C) The Fiscal Cliff deal does not reduce Government spending.

The budget sequestration created by the Budget Control Act of 2011 (the directed automatic across-the-board cuts totaling $110 billion per year for 10 years beginning on January 2, 2013, split evenly ($55 billion each) between defense and non-defense discretionary spending) is delayed by two months.

The American Taxpayer Relief Act of 2012 does include, however, over $67 billion in tax breaks for ‘renewable energy’, Hollywood, multinational corporations, Puerto Rico and Virgin Islands rum industry, NASCAR, plug-in electric scooters and others.

Obama Supports Offshore Oil Drilling?

Yes! In Brazil!

In 2009, the U.S. Export-Import Bank has approved a plan to offer loans or loan-guarantees to Brazil’s state-owned oil company, Petrobras, to finance exploration of an offshore oil field near Rio de Janeiro.

In March 2011, Obama called for increased offshore drilling as a way to promote American energy security and bolster the nation’s economy.

On the first leg of his trip to Latin America in March 2011, Obama said in Brazil that his administration wants to assist the Brazilian government “with technology and support” in developing its oil reserves.

“We want to partner with Brazil… on the issue of energy, which is why President Rousseff and I… agreed to launch a Strategic Energy Dialogue.  By some estimates, the oil you recently discovered off the shores of Brazil could amount to twice the reserves we have in the United States.  We want to work with you.  We want to help with technology and support to develop these oil reserves safely, and when you’re ready to start selling, we want to be one of your best customers.  At a time when we’ve been reminded how easily instability in other parts of the world can affect the price of oil, the United States could not be happier with the potential for a new, stable source of energy.”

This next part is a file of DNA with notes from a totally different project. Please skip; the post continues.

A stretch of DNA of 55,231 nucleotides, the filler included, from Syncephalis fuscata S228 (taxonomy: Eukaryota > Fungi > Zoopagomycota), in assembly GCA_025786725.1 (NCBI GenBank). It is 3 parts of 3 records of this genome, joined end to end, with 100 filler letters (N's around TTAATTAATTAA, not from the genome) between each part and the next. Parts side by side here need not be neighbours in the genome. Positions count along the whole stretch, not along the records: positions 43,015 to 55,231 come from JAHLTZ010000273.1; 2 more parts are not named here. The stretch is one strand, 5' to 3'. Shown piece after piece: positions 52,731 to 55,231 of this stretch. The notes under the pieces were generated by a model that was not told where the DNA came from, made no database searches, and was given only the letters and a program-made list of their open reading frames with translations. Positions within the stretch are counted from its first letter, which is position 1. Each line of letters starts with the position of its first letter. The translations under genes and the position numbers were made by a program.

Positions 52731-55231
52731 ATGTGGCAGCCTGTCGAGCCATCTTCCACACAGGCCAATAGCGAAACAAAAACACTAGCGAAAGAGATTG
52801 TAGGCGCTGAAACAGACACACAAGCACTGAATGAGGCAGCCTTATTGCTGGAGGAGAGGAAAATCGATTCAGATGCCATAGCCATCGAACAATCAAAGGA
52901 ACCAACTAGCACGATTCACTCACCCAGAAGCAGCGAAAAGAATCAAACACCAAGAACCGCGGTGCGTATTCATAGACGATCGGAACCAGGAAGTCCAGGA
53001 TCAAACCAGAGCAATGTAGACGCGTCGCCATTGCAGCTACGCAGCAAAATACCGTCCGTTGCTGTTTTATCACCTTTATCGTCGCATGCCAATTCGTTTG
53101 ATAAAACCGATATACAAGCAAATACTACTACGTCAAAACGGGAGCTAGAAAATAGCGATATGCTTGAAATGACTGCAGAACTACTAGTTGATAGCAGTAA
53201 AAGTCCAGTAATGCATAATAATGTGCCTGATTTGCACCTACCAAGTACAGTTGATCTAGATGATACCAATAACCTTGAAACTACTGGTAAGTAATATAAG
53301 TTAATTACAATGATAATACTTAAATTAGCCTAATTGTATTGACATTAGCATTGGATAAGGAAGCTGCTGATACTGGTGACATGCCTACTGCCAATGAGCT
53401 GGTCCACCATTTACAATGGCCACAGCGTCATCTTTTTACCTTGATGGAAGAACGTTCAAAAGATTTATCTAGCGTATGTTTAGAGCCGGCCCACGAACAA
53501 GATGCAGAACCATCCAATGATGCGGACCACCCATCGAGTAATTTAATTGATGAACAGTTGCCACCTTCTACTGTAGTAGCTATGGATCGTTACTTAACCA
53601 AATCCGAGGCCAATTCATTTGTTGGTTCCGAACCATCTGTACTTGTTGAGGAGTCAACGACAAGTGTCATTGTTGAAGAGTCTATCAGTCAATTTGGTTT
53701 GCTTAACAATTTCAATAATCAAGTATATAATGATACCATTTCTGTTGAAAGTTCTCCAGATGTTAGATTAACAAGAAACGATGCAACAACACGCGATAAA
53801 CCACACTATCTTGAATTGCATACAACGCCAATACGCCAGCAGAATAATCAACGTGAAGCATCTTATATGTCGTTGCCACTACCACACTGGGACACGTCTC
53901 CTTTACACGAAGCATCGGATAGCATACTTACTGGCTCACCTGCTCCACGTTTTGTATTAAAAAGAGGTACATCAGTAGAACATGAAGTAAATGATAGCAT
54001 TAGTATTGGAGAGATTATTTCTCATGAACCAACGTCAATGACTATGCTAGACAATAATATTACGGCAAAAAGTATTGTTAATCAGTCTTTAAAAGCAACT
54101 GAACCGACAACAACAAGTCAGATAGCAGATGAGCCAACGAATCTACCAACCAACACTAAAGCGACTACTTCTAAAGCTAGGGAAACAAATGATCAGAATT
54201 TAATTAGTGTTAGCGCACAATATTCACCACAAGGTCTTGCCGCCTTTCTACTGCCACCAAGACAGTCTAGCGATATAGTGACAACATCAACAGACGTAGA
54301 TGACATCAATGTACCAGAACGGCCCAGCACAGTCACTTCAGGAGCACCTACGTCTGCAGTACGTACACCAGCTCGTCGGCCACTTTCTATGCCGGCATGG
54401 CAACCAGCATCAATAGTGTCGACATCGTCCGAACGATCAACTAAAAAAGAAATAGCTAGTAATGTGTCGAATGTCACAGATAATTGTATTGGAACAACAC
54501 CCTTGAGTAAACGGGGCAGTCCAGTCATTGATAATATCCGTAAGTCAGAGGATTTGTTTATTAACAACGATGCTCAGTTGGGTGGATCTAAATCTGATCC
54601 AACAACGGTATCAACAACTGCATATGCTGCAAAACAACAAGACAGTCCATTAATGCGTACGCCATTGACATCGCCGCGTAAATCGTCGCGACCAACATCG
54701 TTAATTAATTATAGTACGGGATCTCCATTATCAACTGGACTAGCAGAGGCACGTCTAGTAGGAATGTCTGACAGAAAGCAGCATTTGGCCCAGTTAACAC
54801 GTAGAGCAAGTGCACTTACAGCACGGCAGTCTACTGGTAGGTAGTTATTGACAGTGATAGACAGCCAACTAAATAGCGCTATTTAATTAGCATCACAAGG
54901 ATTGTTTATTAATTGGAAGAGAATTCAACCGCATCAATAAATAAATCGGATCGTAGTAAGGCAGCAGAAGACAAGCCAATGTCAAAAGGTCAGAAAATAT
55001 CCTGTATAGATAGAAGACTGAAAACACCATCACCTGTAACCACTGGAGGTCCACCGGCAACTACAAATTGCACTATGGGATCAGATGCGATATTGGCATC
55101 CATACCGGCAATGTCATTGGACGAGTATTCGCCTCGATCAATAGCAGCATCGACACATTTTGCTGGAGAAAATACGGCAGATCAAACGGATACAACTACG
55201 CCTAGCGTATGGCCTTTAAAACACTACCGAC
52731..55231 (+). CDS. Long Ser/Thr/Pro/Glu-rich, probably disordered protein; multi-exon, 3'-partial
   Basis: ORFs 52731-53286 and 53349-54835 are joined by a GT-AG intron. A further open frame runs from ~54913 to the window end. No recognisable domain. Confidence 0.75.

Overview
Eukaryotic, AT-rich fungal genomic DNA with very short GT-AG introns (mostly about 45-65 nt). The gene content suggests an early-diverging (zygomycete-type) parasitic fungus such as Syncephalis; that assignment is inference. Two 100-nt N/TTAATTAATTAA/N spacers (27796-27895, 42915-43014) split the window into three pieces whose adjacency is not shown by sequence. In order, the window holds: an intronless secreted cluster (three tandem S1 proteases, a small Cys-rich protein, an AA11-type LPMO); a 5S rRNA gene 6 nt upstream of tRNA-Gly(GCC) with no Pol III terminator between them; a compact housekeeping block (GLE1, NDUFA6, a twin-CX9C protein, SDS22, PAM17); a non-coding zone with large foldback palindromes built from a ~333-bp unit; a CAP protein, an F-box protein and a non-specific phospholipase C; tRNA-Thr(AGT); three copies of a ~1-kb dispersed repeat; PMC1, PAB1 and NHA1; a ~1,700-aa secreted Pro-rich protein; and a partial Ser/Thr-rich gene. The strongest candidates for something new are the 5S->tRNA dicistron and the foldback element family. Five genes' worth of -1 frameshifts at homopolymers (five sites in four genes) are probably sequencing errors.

On the other hand…

On June 29, 2012, the Obama administration released its 5-year (2012-2017) oil drilling plan which keeps 85% of America’s offshore areas off-limits to energy production.

With this plan, the administration reinstates the 27 year moratorium that was lifted in 2008.  Since taking office, Mr. Obama and Secretary of Interior Mr. Salazar have worked to restrict access to America’s offshore oil and gas resources by canceling and delaying lease sales.  More than 3 1/2 years into the Obama administration, nearly 86 billion barrels of undiscovered oil on the Outer Continental Shelf remain off-limits to Americans. Alaska alone has about 24 billion barrels of oil in un-leased federal waters. The Commonwealth of Virginia – where Mr. Obama has reversed policies that would have allowed offshore development – is home to 130 million barrels of offshore oil and 1.14 trillion cubic feet of natural gas.

Once you add those restrictions to the vast amount of shale oil that is being blocked, the administration has embargoed nearly 200 years of domestic oil supply.